The first Monday in May was this week and we all know what that means. #MetGala.
Better than the the Super Bowl, the World Series or the Stanley Cup because there’s no tedious sporting event to get through and better than the Oscars, the Tonys or the Grammys because there’s not a bunch of even more tedious speeches to get through. It’s even better than brunch with Diane Keaton. OK, it’s not that good. Nothing could be that good.
But the #MetGala didn’t use to be the 800-pound gorilla of celebrity events. It wasn’t even called the #MetGala and it didn’t need a hashtag, even if we’d known what a hashtag was back then.
And if Pat Buckley knew that the party she spent decades shaping into “the” Christmas party to be seen at had evolved into a star-studded hootenanny complete with red carpet, paparazzi and multiple camera crews filming the arrival of guests, her tastefully coiffed head would be spinning in her WASPy grave.
It used to be the Met Ball and you didn’t have to be a celebrity to get in. All a young fashion student needed was a dinner suit and a hundred bucks to rub elbows with the cream of New York society. Mind you, you couldn’t eat dinner with them because that cost considerably more, but with some carefully planned grazing at a couple of cocktail parties before the Ball, the intrepid yet thrifty Met Baller could enjoy the social event of the season on an entry level salary that was within spitting distance of the minimum wage.
Those days are long gone. I mean really long gone. Back in the early ’80s, a Benjamin went a lot further than it does today and a celebrity and the barista who made that celebrity’s espresso at lunch might turn up at the same charity ball later in the evening. It happened from time to time.
No more. This year tickets cost $30,000 per and there’s a waiting list to be on the waiting list. But even if you are willing to drop an amount of cash sufficient to purchase a brand new, fully-equipped Fiat 124 Spider to buy a ticket to a party, you’ve got to get past the beady little eyes of Anna Wintour. The doyenne of Vogue approves, or does not approve, every guest. Even if you shell out $275,000 for a table, she gets to decide who can sit at that table. Personally, I believe every word of “The Devil Wears Prada.” She is power-mad. And apparently, quite adept at the art of fundraising.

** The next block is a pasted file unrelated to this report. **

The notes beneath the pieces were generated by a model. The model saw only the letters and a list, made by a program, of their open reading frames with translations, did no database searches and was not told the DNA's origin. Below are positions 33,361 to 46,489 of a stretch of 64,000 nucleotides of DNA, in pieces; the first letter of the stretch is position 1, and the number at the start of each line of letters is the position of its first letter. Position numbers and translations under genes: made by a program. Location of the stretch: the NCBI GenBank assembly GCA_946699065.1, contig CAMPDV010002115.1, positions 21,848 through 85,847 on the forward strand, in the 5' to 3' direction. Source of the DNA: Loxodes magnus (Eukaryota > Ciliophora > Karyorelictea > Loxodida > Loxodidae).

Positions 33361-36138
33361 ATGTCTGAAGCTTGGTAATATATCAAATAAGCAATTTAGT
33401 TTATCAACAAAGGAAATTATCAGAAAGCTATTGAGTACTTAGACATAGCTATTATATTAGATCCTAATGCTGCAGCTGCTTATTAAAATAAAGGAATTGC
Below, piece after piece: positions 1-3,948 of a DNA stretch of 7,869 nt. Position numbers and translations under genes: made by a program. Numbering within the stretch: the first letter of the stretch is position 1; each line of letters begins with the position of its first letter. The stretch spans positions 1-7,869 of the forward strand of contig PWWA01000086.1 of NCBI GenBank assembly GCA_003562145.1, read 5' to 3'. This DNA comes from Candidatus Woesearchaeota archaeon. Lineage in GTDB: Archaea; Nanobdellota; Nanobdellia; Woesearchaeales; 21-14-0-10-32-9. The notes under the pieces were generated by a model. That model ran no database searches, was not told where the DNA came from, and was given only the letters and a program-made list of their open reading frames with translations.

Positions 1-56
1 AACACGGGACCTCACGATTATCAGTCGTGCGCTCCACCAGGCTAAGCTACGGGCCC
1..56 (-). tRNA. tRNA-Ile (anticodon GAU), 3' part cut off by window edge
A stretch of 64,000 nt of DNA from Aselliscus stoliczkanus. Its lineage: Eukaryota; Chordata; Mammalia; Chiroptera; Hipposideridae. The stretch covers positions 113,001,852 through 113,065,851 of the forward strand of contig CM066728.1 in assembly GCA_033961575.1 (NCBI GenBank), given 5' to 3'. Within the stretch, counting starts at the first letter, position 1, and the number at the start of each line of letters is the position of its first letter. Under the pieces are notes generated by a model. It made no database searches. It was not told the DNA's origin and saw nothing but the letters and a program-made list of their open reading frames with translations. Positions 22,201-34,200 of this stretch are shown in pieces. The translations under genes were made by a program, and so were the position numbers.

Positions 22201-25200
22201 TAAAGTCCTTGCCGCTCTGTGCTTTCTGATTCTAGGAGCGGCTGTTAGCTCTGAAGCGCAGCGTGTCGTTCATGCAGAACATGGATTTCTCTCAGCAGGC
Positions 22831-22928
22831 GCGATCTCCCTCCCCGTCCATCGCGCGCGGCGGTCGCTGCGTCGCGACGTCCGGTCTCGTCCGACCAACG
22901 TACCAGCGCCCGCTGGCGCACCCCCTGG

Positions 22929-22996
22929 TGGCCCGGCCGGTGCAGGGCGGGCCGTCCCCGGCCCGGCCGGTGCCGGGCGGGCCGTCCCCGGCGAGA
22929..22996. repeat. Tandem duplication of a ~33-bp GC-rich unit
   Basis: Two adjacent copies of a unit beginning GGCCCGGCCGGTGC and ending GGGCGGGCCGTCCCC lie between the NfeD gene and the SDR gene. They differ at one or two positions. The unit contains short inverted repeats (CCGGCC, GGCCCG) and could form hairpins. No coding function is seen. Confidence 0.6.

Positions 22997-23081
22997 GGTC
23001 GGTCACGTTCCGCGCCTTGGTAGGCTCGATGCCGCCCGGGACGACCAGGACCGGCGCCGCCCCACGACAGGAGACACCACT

Marcus Wainwright, a co-founder of Rag & Bone, seems to be a favorite of Wintour’s and he gets to go to the party a lot. He says of this new and not necessarily improved but definitely more profitable #MetGala, “It’s fun for meeting the five people you’ve always wanted to meet in your life. It gives you some sort of permission because you got in the front door.”
Of course back in the day, we fashion-school urchins with our dinner suits purchased from rummage sales in Park Avenue church basements did not have that sort of permission. As the high rollers came up from their posh dinner in the Temple of Dindur, we critiqued their ensembles among ourselves but rarely spoke to them. It would have been a buzzkill on both sides of the economic divide if they had been forced to acknowledge that one of us had foamed their cappuccino or pinned their hem earlier in the day.
As the US morphed into oligarchy and the Met Ball of my fond remembrance evolved into the “Oscars of the East Coast” or perhaps more importantly, “an ATM for the Met,” other things changed. It no longer opens the Christmas party season at the beginning of December but is held on the first Monday night in May. The Monday night time slot is a nice holdover from the old days. Most red carpet events are held on Sunday night to capture the maximum television audience but as no respectable member of New York society would be caught dead spending a weekend in town, they’ve stuck with Monday night. It’s nice when tradition wins out.
Despite all this moaning about the good old days, I still enjoy checking out photos online of what people are wearing. This year is only the second time they have done a one-person show honoring a living designer. The first was Yves Saint Laurent in 1983 and the crowd that night was a glittering parade of YSL’s greatest hits up until that moment.
This year’s honoree, Rei Kawakuba, designer of Comme de Garçons, promised quite a spectacle if a bunch of celebrities paraded up the Met steps dolled up in her creations. Kawakuba sometimes doesn’t feel the need for armholes in a top and might decide that a pair of pants can use a sleeve or three. That is to say, she is a stylist’s nightmare.
She is routinely included on lists of the 20th century’s most influential designers and yet, hardly anyone can figure out which end goes up on most of her garments. Much less tell the front from the back. She reduces every fashionista to a blubbering 3-year-old facing their first day of getting dressed without Garanimals.
So it wasn’t surprising that most of the celebs steered clear of sporting Comme de Garçons Monday night. A notable exception being Caroline Kennedy who wore, or perhaps a better word might be inhabited, a garment that could easily double as a rose garden, a pop-up tent or maybe even a tiny house.
I can’t say that before Monday night, she was ever on my list of the five people I’d most like to talk to, but on that night, in that dress, she would have been at the top of the list.
I’d probably open with “What were you thinking?” or “You never struck me as having a sense of humor.” Either way, probably a short conversation. Unless I offered to hold her drink while we discussed the drawbacks of a garment without armholes.
Reach Bill Colvard at 336-415-4699.